Chapter Four: Arcane


“We are royally fucked.”

“Settle down, Wick.” Trish made a point to shoot him a daggering glare across the bar as she tended to the man called ‘Ethan’, rubbing an herbal salve over his bleeding wound. Meanwhile, Wick couldn’t stop his pacing back and forth. Every time he thought he might have settled down, he would catch sight of the strange girl in the corner of the room and be thrown into aggravation all over again. She kept meeting his glance every time, which only made the situation worse.

“Seriously, we might as well lube up and bend over, because as soon as Alarich finds out they’re here-”

“I said cram it,” Trish snapped, slamming the salve container down on the table.

“That Alarich guy. You know him?” Ethan asked Trish.


“No,” she relied simply, “but he does.” She made a swooping gesture with her neck over to Wick.


“You know that jackass?” asked the girl.


Wick squinted in her direction, hackles raised. “Excuse me, little girl, but no one was talking to you.” He rubbed down the side of his stubbled cheek, noticing the tingle in his nerves. His body still floated with bourbon, and it made it difficult to concentrate on her spinning form. Okay, maybe that was just his equilibrium.


Little girl? I'm twenty,” she jeered. “And I have a name, thanks for asking. It’s Ashe.”


He stifled a laugh. “Ash? Like the soot in a fireplace?”

”As if you’re better off,” Trish interjected. “Wick.”

“Short for Wickland,” he pointed out.


“And Ashe is short for Ashelia,” said the girl, scraping her chair back to stand. “Looks like we both were given shitty names, so how about you stop being a dick for five seconds?” She pulled up a seat next to Ethan and observed Trish’s work.

“I happen to like my name,” muttered Wick, catching Trish roll her eyes at his admission.

“Is he going to be okay?” Ashe asked her.

It was apparent to Wick by the expression on Trish’s face that Ethan would not be okay, and he caught the way she avoided Ashe’s question by saying, “You need to rest.”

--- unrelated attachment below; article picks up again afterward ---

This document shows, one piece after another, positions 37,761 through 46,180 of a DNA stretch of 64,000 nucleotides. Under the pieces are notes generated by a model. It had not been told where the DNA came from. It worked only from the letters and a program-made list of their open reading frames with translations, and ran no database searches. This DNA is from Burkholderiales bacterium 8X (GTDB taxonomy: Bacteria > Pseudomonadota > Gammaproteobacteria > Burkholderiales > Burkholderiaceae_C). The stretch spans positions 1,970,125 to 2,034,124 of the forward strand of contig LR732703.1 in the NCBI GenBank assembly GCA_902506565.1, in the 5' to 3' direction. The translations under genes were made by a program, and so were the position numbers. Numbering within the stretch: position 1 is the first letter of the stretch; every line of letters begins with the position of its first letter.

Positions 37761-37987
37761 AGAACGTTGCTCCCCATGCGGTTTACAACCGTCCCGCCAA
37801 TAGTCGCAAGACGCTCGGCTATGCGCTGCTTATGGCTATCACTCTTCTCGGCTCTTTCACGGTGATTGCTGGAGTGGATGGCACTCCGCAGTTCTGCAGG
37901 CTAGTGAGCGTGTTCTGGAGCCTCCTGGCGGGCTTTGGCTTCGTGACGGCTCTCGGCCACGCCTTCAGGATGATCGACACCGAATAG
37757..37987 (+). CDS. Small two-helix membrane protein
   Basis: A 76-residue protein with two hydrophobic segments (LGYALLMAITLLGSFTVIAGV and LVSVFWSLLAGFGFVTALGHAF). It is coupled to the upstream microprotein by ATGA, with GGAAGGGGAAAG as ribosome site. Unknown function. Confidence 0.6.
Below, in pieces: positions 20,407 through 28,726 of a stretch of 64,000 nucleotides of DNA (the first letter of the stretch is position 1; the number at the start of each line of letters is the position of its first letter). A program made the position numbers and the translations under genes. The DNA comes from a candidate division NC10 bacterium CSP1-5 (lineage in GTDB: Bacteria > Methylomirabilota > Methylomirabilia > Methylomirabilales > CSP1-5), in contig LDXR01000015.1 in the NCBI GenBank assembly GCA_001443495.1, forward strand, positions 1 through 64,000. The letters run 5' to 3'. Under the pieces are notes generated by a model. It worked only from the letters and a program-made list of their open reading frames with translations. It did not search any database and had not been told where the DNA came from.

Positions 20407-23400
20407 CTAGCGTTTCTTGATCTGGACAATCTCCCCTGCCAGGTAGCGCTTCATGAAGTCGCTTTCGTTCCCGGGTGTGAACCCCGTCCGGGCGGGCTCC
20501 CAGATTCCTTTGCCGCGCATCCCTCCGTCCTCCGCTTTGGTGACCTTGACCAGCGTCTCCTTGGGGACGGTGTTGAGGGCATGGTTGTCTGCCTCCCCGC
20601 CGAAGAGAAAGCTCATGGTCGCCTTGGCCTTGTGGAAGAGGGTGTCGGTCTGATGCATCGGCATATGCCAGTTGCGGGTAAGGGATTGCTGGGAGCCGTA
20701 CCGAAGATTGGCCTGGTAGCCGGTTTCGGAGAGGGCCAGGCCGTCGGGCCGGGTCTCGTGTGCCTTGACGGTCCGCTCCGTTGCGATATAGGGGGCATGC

“I feel like I’m gonna puke,” said Ethan.

“I’ll get a bucket,” said Ashe, turning her attention toward Wick. “You got a bucket, candle stick?”

Wick liked Ashe less and less - not that he found her favorable in the first place. He shuffled to the broom closet, retrieved the bucket, and a moment later joined the three at the table, slipping into a nearby chair and letting his eyes fall to Ethan’s neck. “How much do you know about Vampire bites?” he asked the other man, his voice as even as he could muster.

“Enough,” Ethan snorted quietly before sputtering and upchucking into the bucket, which still smelled of pine cleaner. Wick’s sensitive nose flared at the smell of vomit, and he swallowed back a bit of his own. Under his breath, Ethan whispered so quietly no normal human could hear, “Don’t tell her.” He glanced at Wick out of the corner of his eye sternly. Wick shifted uncomfortably in his seat—so, Ethan didn’t want Ashe to know about the lethality of Vampire bites. Interesting...well, she’d figure it out, sooner or later; later being when he was dead, of course.

“How did you know to come here?”

Ashe spoke up. “I’ve been wondering the same thing, myself. Not that I’m ungrateful for the warding around this bar, but you hate the Occult, Eath.”

“Not all of the Occult,” Trish smirked. “You wanna tell them, or should I?”

Ethan exchanged careful glances with the pretty bar manager, wiping at the corner of his mouth. “Trish and I...we sorta have a thing. She gave me the Friendly Key incase of emergencies.”

“A thing?” asked Ashe, crossing her arms.

It didn’t take long for Wick to put the pieces together. “Don’t tell me this was your ‘hot date’ last night?” He gestured to the quivering sack of Clipper in front of him. Trish merely shrugged in response, which made Wick’s eyes narrow in thick prejudice.